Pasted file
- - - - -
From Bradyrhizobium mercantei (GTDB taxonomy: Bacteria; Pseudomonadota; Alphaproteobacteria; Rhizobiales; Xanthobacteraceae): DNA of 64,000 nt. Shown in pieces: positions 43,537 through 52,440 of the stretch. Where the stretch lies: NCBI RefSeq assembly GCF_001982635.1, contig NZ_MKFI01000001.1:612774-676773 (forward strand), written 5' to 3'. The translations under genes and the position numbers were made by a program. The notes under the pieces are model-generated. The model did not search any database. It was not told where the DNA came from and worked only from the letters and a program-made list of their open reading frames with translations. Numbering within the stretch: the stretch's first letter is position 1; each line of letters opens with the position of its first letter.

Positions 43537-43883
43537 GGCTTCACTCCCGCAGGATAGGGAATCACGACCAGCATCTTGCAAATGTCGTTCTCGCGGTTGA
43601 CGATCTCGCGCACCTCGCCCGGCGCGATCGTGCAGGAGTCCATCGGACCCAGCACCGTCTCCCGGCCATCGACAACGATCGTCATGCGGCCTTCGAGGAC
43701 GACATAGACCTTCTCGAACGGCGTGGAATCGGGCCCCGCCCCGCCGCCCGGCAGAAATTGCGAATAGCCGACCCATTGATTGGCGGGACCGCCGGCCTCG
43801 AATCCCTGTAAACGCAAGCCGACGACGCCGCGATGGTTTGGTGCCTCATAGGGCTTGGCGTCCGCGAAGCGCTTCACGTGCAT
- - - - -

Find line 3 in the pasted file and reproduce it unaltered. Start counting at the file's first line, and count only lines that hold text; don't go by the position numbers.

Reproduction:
43537 GGCTTCACTCCCGCAGGATAGGGAATCACGACCAGCATCTTGCAAATGTCGTTCTCGCGGTTGA